If you’re like me, you’re bursting with anticipation to get into your garden. Be they flower gardens or vegetable gardens, there’s just something about getting our hands in the dirt, isn’t there?
We have a good North wind at our home so my flowers are always a bit behind the neighbours but my daffodils and tulips are starting to make an appearance. What’s blooming in your part of the world?
Over the past few years, I’ve tried to compost more and to use fewer chemicals in my garden. The beauty of composting never escapes me. It’s crazy really! We take all of these scraps and it turns into the most beautiful soil. What a win! I love watching the process. I guess that’s geeky but I find it amazing to watch it happen before my eyes.
I’ve also started to lean more towards essential oils for some of my gardening tools.
Here are some of the things that I have found to work well.
For slugs, I’ve found that Cedarwood essential oil mixed with water works well as a deterrent. I mix it in a glass bottle and spray it in a ring around the plant.
If I’m having trouble with squirrels and rabbits digging in the garden, I’ll use Peppermint oil mixed with water just along the edges of the garden. You wouldn’t believe how good this smells (to me – not the varmints).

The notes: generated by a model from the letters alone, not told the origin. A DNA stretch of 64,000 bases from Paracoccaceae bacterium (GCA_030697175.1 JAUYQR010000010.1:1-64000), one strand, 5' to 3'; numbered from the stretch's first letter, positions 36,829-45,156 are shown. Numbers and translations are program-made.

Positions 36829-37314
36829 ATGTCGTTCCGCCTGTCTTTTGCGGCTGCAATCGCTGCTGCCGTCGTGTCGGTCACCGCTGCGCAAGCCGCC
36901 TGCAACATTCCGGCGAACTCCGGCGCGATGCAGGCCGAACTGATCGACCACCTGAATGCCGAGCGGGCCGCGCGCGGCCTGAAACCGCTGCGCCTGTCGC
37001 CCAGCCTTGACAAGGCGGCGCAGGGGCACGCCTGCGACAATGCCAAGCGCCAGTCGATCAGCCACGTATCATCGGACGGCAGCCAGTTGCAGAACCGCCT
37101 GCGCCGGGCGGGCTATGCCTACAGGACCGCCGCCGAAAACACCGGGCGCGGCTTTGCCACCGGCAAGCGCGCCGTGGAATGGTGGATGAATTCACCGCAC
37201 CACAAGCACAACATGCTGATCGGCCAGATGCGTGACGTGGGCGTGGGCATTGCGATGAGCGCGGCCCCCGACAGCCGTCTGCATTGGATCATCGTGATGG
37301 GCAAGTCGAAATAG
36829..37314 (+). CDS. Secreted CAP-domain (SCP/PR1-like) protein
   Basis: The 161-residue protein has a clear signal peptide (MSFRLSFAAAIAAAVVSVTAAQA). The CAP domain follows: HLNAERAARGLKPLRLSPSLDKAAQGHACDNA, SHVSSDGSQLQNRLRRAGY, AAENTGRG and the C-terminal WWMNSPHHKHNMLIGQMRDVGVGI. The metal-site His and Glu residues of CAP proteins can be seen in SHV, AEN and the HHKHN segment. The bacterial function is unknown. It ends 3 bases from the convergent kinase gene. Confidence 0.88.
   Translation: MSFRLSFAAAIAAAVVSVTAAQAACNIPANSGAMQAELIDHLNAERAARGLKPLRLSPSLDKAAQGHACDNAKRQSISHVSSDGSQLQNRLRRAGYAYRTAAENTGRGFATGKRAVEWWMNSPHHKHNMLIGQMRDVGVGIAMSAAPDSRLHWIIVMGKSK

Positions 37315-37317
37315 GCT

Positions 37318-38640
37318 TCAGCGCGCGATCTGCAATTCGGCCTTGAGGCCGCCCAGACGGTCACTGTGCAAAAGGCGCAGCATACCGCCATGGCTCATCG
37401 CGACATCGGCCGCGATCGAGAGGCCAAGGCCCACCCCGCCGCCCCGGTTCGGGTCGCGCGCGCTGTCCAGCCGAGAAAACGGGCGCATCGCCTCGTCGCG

We have a lot of barn cats that seem to wander around our place from the neighboring farms. The one thing that I’ve found that works to deter them from defecating in the garden is Rosemary essential oil. I simply soak some rags in water with a few drops of Rosemary oil and set them around the garden. Rosemary won’t harm the cats but they don’t like the herb at all.
Companion gardening is the practice of planting certain plants together that help each other to grow. I’ve found a few essential oils that work just like companion plants when sprayed near the plants.
Potatoes, Roses, Asparagus, Green Beans, Tomatoes, and Broccoli all like Basil essential oil. Add a few drops to the watering can every week and watch them grow.
Green beans also love Lavender oil and Broccoli seems to like Thyme oil.
Cabbage loves Peppermint and Thyme and Peas love Geranium oil.
I’m sure that there are lots of “companion oils” that I’ve yet to discover but this is a good start. Of course, you can always plant the herbs next to the vegetables to encourage healthy growth. Essential oils make a good little short cut.
Remember that vinegar is a safe, natural weed killer.
If you’re looking to attract butterflies and bees (which you want to be!) look to essential oils like Wild Orange, Lavender, Helichrysum, Basil, Rosemary, and Coriander and watch them flock to your garden.
That should get you started. Watch for my next post on insect repellents, bites and stings, and other natural first aid.